Tue, Aug 23, 2005 - Page 6 News List

Plenty of coconuts to play with on Monty Python day

THE GUARDIAN , LONDON

Jim Caldwell is used to visitors to Doune castle acting a little oddly as they get behind the battlements of the 14th century Scottish keep.

"They usually play with their coconuts," says Caldwell, a castle steward for Historic Scotland. "Sometimes they bring their own coconut shells. Mostly, they borrow ours."

Coconut shells have been a fixture behind the castle reception desk for a number of years, props for the legions of Monty Python fans who visit Doune, a key location for the film Monty Python And The Holy Grail.

rude Frenchman

They use the shells to mimic horses, as King Arthur and his faithful servant, Patsy, did in the film's opening scene. Visitors climb to the ramparts to recreate famous scenes -- a particular favorite being John Cleese's quite extraordinarily rude Frenchman declaiming: "I fart in your general direction. Your mother was a hamster and your father smelled of elderberries."

Python fans have been visiting Doune since the film was made in the early 1970s. Caldwell estimates that they account for up to a third of the 25,000 visitors each year.

Last year, Historic Scotland bowed to the inevitable and staged Doune's first-ever Monty Python Day, an event that attracted about 1,500 fans from all over the UK, and some from overseas, including a hen party from New York.

The event was so successful that it is being repeated on September 4. Numbers have had to be limited to 500, however, after problems last year shepherding so many fans around such a confined space.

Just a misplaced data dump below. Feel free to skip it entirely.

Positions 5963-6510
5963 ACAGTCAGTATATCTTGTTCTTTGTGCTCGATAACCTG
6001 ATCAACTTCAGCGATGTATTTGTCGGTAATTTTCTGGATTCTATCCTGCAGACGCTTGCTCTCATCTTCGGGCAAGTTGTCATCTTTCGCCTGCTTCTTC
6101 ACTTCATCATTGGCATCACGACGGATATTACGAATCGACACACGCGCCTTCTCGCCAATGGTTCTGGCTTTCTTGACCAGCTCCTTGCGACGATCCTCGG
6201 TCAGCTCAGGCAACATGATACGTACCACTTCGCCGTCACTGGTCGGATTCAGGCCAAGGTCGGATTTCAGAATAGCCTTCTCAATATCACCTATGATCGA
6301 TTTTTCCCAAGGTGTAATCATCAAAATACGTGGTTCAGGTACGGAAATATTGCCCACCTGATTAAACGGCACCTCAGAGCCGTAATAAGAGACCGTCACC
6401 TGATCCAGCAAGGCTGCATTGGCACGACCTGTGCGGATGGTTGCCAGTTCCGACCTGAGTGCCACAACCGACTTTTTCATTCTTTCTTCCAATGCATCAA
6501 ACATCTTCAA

"Last year was mad," said Nick Finnegan, Historic Scotland events manager. "It was the 30th anniversary of the film being shot there and we had 1,400 people turning up, and it was fantastic and nuts at the same time. We didn't get any negative feedback on the day, but if you are staging this as a regular event there is an expectation that you are going to raise the bar."

singalong

So this year's participants will be treated to a group of professional actors recreating famous scenes, plus a giant-screen presentation of the film, and a singalong in the castle courtyard. There will be enough coconuts to go round. The team found a source in the US, imported 500 sets and have drilled them so they are ready to use.

Caldwell was not a Python aficionado when he started work at the castle four seasons ago, but now he is quite an authority and can refer to the screenplay if anyone gets stuck (the script is also stocked in the castle shop).

"We get all kinds of people who come because of the film," he says. "We get a lot of American schoolkids who seem to like it. Some of them know all the lines. But there are plenty British people as well and Europeans. There was a Spanish guy in this morning asking about it."

Python fans are also happy to learn a little about the castle itself, one of the best preserved medieval fortresses in the UK. Sitting on the edge of the village that bears its name, 10km north of Stirling, Doune castle was built towards the end of the 14th century by Robert Stewart, Duke of Albany, and brother of King Robert III. Stewart, remembered as a big spender, ambitious, and Machiavellian, was made governor of Scotland, a role he held for almost half a century.

Little expense was spared on his fortress, but he fell out of favor following the suspicious death in 1402 of his nephew and heir to the throne, David, Duke of Rothesay. He died before his castle was finished but it served as a retreat for the Scottish royal family for the next 200 years.

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